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Olmsted Scholar Feature: Trails on Tribal Lands

by Nick Deyo, 2011 Olmsted Scholar

For my Masters degree work I was fortunate to collaborate with a team of students at the University of Michigan’s School of Natural Resources and Environment. Our project helped community members and tribal employees with the planning and design of a non-motorized trail system in the Jocko Valley, on the Flathead Reservation in Montana. My team included two landscape architecture students: Robin Burke and myself; Meredith Bohdan, an Environmental Policy and Planning student; and two Behavior, Education, and Communication students: Ann Kelley and Brittney Van Der Werff. Working with this team helped me realize the true interdisciplinary nature of landscape architecture. We worked closely with the Jocko Valley Trails Committee and the Confederated Salish and Kootenai Tribal (CSKT) government, through meetings and public outreach, to create trail design recommendations. On a broader scale, we researched the current status of trail systems on American Indian reservations throughout the United States.

jocko1Sketch-up models helped illustrate pedestrian bridge options.

During May of 2010, we spent an intensive four weeks working on the project in Arlee, Montana, a town of 600 people located at the southern end of the Flathead Reservation. We engaged the community in trail planning activities, conducted site visits, and met with project partners. We distributed a survey to gauge community interest in trails development, hosted an open house, and conducted Youth Visioning Workshops with over 150 high school, middle school, and 4th grade students.

Site visits acquainted us with areas of specific design concern, including the Demonstration Reach portion of the Jocko River Restoration Area, where the CSKT Natural Resources Department sought to develop an interpretive trail system. The Demonstration Reach marks the beginning of 22 miles of state-of-the-art river restoration work the tribe is performing, using natural channel design along with passive restoration techniques, to create habitat for endangered bull trout. Other areas of concern included Highway 93’s Jocko River Bridge, a dangerous 400-foot span that lacks pedestrian facilities.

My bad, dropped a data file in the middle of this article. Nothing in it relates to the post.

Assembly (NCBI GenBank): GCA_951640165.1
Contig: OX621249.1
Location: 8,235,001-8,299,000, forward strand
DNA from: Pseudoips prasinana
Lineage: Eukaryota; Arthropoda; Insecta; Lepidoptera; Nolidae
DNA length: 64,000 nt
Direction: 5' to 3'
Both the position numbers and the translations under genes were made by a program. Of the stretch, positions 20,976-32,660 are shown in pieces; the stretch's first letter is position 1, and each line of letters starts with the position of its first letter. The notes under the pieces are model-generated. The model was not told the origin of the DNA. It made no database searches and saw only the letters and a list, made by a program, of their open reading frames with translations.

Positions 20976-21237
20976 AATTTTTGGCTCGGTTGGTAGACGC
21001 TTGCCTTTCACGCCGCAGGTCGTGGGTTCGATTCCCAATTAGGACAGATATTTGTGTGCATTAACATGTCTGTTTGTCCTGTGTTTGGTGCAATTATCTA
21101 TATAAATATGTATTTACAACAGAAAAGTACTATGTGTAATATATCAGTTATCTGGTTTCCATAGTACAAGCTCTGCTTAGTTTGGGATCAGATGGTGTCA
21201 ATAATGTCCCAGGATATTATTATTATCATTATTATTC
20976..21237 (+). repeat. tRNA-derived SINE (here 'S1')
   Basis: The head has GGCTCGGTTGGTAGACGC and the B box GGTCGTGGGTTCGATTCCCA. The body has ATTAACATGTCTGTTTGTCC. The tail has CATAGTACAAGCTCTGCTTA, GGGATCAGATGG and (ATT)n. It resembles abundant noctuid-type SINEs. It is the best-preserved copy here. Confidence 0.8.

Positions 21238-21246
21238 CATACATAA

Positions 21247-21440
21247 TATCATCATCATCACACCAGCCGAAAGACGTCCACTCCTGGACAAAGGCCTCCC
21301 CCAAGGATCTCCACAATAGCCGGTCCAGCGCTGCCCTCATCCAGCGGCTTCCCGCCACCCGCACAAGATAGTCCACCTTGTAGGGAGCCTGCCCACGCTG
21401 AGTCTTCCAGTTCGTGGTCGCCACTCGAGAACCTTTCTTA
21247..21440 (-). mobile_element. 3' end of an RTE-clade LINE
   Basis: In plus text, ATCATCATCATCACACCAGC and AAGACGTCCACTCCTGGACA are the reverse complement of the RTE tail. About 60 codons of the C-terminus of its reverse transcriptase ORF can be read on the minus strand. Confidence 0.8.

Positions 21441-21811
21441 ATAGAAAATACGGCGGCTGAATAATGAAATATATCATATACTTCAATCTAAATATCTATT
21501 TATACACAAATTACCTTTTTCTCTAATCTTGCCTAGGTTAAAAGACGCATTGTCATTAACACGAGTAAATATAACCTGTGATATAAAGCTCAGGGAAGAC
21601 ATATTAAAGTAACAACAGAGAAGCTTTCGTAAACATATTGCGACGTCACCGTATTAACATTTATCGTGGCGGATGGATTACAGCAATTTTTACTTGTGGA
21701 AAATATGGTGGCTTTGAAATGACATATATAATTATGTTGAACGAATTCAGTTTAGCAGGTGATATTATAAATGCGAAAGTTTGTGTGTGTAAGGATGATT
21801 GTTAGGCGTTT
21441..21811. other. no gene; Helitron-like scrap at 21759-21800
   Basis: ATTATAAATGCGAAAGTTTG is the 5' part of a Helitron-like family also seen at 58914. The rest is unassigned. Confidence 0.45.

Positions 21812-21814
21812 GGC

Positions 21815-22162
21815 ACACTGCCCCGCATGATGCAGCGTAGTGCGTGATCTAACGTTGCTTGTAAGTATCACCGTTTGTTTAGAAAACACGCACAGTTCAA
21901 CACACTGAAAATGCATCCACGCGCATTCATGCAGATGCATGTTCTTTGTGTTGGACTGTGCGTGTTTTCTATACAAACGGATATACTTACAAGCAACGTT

jocko2For the Demonstration Reach trail designs, ink drawings conveyed the rustic feel of the area.jocko3A simple log bridge over the Jocko River.

After returning to Michigan we spent the next year developing three conceptual interpretive trail designs, supported by detailed site inventories and analyses. These options worked within CSKT’s constraints to showcase the impressive ecological restoration work the tribe had accomplished and educate about the natural history and conservation needs of bull trout. We analyzed the data we gathered from community activities to provide specific design solutions including pedestrian crossing options for the Jocko River Bridge area, trail alignments, and planting designs.

Finally, inspired by the leadership of the Arlee community, we wrote a paper entitled Trails on Tribal Land: Understanding the Challenges and Benefits of Trail Planning and Development for American Indian Communities. This paper was a compilation of both literature review and interviews conducted with natural resource managers, scientists, planners, and other decision makers from 22 reservations throughout the United States. The full project is available here: http://hdl.handle.net/2027.42/83543.

Nick Deyo received his Masters of Landscape Architecture from the University of Michigan in May 2011. He lives in Tucson, Arizona where he is engaged with conservation planning and ecological restoration projects working for the NGO Sky Island Alliance.

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